SA betrayed Darfur victims - Amnesty International

2015-06-16 11:10
Sudanese President Omar al-Bashir arrives for a group photograph of leaders at the 25th AU Summit in Johannesburg. (Gianluigi Guercia, AFP)

Sudanese President Omar al-Bashir arrives for a group photograph of leaders at the 25th AU Summit in Johannesburg. (Gianluigi Guercia, AFP)

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Johannesburg - The South African government's "shocking failure" to arrest Sudanese President Omar al-Bashir was a betrayal to hundreds of thousands of people killed in the Darfur conflict, Amnesty International said on Tuesday.

"South Africa’s role was clear from the day President Omar al-Bashir touched down in the country – he should have been arrested and handed over to the ICC to face trial for the war crimes he is alleged to have committed,” research and advocacy director for Africa, Netsanet Belay said in a statement.

“By failing to hand President Omar al-Bashir over to the ICC during his stay in the country, the South African authorities, under the leadership of President Jacob Zuma, have through their inaction, aided Omar al-Bashir in his quest to avoid justice."

It was unacceptable and shocking for South Africa, as a member of the International Criminal Court (ICC), to ignore its international obligations and allow impunity free rein.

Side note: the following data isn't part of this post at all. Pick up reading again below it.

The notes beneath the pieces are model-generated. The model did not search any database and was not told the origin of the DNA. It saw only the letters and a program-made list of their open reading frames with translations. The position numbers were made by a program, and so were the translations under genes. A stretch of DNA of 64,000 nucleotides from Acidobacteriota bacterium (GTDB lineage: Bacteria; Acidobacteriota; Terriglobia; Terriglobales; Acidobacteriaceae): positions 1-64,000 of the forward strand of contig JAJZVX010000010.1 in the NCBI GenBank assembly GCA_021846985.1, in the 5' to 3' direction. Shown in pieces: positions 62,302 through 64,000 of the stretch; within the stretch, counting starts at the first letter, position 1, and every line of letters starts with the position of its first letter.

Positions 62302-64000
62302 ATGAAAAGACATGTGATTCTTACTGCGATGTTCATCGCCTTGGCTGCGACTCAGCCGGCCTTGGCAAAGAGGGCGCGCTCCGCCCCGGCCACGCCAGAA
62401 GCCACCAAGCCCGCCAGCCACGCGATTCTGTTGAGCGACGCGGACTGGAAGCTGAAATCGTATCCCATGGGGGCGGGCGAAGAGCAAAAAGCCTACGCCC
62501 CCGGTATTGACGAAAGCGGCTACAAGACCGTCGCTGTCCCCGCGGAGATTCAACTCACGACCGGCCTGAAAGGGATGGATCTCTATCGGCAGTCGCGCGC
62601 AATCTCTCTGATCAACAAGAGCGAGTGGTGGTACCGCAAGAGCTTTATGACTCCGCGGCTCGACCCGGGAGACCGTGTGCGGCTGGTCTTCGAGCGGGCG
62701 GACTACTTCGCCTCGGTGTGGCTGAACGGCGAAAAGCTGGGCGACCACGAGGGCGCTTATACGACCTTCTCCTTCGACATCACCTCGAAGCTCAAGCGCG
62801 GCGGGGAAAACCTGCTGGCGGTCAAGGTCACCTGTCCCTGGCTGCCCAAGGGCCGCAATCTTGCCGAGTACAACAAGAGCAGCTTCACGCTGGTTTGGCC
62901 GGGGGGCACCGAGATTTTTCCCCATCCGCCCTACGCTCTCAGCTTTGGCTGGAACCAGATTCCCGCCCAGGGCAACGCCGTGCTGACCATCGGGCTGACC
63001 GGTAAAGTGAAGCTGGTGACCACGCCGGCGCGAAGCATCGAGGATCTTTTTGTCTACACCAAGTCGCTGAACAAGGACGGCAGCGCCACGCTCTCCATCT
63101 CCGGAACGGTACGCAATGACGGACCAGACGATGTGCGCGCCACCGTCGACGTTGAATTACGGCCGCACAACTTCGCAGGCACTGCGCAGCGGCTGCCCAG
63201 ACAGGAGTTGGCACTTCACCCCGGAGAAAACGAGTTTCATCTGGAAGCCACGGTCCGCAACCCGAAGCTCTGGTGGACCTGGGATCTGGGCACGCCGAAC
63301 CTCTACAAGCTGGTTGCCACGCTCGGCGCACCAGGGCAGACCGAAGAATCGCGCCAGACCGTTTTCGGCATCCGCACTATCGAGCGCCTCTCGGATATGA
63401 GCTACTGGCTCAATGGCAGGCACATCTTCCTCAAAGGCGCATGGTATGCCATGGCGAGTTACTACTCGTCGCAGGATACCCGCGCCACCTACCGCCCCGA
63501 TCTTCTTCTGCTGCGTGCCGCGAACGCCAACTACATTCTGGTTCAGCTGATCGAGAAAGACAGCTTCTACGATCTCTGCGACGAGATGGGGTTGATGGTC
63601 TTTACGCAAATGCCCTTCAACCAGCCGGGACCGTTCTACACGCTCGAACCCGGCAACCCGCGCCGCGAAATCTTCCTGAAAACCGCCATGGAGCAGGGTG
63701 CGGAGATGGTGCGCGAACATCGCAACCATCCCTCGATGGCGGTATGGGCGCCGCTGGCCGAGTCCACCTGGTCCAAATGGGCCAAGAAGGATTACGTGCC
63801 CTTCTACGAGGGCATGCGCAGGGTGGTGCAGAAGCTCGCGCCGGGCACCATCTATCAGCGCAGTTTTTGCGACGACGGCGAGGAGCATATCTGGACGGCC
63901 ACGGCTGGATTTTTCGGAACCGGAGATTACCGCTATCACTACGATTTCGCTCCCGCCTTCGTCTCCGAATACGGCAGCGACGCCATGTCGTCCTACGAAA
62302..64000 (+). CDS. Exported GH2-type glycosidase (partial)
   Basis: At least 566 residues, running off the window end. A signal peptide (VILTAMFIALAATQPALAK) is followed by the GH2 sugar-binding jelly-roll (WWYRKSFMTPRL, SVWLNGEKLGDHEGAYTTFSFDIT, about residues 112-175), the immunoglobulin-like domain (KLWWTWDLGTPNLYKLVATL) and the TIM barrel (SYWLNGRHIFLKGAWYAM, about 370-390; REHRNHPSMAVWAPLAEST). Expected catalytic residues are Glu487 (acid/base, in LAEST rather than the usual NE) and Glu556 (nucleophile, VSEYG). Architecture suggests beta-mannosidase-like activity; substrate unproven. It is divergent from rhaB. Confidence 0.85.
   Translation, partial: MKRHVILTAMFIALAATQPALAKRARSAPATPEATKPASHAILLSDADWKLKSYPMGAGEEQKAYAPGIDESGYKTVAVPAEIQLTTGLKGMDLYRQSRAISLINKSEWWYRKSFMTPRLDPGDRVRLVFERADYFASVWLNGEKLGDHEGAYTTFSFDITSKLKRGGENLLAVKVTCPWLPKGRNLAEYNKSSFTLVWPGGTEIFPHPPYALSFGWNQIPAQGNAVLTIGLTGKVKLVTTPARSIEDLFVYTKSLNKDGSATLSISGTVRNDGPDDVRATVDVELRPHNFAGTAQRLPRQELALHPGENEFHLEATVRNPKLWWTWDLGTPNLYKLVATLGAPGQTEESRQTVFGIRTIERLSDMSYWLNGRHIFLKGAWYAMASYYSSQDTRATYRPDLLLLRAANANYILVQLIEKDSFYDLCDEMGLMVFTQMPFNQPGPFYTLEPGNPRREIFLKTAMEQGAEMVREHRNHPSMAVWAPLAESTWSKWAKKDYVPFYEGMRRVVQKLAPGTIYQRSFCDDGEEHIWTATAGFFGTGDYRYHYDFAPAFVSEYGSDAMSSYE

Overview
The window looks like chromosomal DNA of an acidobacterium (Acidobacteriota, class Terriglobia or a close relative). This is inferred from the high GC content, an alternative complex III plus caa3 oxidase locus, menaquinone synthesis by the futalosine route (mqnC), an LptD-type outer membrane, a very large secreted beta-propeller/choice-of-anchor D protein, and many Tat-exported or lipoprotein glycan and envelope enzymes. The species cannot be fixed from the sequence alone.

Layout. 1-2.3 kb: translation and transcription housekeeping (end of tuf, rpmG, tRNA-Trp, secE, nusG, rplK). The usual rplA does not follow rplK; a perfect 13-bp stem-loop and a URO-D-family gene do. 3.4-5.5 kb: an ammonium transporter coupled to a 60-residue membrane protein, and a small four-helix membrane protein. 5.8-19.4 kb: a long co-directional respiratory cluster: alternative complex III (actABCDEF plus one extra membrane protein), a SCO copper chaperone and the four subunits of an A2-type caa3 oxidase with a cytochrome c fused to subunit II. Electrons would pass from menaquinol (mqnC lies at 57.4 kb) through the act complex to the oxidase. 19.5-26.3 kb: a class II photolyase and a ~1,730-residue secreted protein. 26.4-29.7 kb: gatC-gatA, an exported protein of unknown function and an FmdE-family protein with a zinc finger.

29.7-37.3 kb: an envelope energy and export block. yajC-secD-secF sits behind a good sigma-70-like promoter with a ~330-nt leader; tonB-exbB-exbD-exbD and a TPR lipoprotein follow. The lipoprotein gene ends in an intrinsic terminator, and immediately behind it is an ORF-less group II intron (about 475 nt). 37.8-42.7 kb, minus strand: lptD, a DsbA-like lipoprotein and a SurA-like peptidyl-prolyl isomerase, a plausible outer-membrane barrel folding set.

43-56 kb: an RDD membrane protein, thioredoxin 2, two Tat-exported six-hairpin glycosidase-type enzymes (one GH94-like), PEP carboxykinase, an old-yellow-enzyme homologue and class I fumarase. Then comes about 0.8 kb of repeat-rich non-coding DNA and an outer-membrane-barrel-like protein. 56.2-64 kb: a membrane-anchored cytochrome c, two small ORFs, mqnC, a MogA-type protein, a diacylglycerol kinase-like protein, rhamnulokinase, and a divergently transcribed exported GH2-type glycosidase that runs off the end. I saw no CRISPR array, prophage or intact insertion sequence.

"Not only has it undermined the country’s commitment to the ICC, it has ridden roughshod over the rights and hopes for justice of all those people who were killed and displaced during the war in Darfur,” said Belay.

Al-Bashir had two warrants of arrest against him issued by the ICC, in 2009 and 2010. He faces seven counts of war crimes and crimes against humanity, and three counts of genocide.

Court order violated

On Monday, the High Court in Pretoria granted an application by the Southern Africa Litigation Centre that al-Bashir be arrested in South Africa to be handed to the ICC for prosecution. He had however left the country that morning, in violation of an order handed down on Sunday that South African authorities prevent him from leaving.

Judge President Dunstan Mlambo, who with Deputy Judge President Aubrey Ledwaba and Judge Hans Fabricius decided on the matter, said the government's failure to detain Al-Bashir was "inconsistent with the Constitution of the republic".

"The respondents are compelled to take reasonable steps to arrest President al-Bashir without a warrant... and detain him pending a formal request for his surrender from the International Criminal Court."

After the order was handed down, William Mokhari, SC, for the government, told the court: "I have been informed by the government that they have reliable information that President Al-Bashir has departed from the republic... to the Sudan."

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